Turning to FIGS. 13 and 14 another layout of brushes 13′ is illustrated for use in a dishwasher 10, 300 of the various types described above. In the dishwasher 10 the brushes are supported from above and/or from below the travel path 26. The brushes may face directly toward the travel path to rub against the top and/or bottom surfaces of the dish. The brushes 13′ may be arranged in various layouts, one of which is illustrated in FIG. 14. The brushes are adequately flexible so that they may press and deform as they press against a dish. As is illustrated in FIG. 14, a layout of the brushes looking generally in the direction of the arrows 14-14 of FIG. 13 may include a number of brushes aligned to be sure to in effect rub against all parts of a dish passing along the travel path 26 through the dishwasher. The brushes 13′ are turned by one or more motors 410 that are coupled by appropriate linkages to the brushes, e.g., mechanical linkages, fluid linkages, etc. to rotate the brushes. If desired, an offset cam may be used to effect a precessing of the brushes as they are rotated by the respective motors to help assure coverage over an entire surface (top and/or bottom) of a dish.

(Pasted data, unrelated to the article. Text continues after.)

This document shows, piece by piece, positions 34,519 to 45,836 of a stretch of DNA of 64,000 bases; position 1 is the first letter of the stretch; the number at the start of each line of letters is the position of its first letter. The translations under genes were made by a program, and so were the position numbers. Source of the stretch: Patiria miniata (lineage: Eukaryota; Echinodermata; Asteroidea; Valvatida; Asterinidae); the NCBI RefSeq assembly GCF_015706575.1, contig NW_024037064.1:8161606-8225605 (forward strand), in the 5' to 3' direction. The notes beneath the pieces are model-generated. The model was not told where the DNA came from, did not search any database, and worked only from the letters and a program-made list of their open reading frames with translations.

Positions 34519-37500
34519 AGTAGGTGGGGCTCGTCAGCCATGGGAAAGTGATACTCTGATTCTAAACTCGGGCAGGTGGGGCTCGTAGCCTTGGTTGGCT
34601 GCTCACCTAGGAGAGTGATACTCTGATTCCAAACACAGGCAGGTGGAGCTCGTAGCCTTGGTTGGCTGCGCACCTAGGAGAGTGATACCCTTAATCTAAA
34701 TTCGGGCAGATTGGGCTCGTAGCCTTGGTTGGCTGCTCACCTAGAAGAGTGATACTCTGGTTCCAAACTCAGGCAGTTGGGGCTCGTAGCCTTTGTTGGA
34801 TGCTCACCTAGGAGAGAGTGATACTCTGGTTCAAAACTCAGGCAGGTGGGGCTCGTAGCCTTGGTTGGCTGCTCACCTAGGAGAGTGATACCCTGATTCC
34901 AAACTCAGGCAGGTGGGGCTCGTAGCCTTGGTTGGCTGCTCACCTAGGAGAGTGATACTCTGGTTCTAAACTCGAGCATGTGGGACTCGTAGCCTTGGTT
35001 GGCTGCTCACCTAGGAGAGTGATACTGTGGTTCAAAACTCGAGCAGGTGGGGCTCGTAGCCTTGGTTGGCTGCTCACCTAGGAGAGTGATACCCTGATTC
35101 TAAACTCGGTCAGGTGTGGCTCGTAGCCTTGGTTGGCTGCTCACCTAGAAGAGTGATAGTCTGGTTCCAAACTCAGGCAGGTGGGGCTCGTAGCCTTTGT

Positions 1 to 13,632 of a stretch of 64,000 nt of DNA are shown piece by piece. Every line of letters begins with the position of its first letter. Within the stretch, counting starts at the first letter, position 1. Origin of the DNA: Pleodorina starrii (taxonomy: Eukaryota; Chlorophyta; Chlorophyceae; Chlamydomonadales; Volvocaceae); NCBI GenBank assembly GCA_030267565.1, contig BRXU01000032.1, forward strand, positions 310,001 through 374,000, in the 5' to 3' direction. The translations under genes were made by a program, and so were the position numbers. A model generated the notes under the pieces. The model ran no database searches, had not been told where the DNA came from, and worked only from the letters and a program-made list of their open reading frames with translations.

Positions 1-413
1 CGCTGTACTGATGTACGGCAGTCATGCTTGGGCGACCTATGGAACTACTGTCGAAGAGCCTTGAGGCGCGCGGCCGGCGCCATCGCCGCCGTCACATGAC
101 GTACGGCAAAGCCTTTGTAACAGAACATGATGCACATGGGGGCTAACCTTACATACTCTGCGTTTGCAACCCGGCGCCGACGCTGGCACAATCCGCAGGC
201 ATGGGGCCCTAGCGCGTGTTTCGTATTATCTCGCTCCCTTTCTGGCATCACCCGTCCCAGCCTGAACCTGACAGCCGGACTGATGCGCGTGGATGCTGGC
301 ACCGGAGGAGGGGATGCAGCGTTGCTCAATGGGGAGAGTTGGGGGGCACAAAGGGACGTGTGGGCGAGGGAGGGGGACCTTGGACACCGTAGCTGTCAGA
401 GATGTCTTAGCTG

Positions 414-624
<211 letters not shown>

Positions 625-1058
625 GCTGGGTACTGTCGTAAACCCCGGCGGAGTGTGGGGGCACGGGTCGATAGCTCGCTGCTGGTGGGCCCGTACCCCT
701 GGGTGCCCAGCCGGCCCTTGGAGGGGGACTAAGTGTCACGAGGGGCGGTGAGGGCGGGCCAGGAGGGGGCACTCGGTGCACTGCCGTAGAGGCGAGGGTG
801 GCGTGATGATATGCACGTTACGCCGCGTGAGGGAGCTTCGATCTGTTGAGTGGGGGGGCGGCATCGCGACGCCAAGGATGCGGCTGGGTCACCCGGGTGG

Turning to FIG. 15, a dishwasher 10 has a storage compartment 450 at the top thereof. In the storage compartment 450 is a tray, such as, for example, a wire tray, a metal tray having rubber coated portions, a plastic tray, or some tray that is generally illustrated at 451. The tray 451 may be used to hold drinking glasses, coffee cups, utensils or the like to carry them through the dishwasher. For example, a drinking glass 452 may be placed in the tray 451 and the tray may be placed in the dishwasher to carry the drinking glass through for washing purposes. If necessary, the motive system 210 may be operated to enlarge the inlet 21 and outlet 25 of the dishwasher to provide space for the tray with the drinking glass therein to be moved through the dishwasher. The tray may be used to carry silverware or other food manipulating types of utensils to the dishwasher. Those utensils may lie flat on the tray, may be held by a basket in the tray, etc.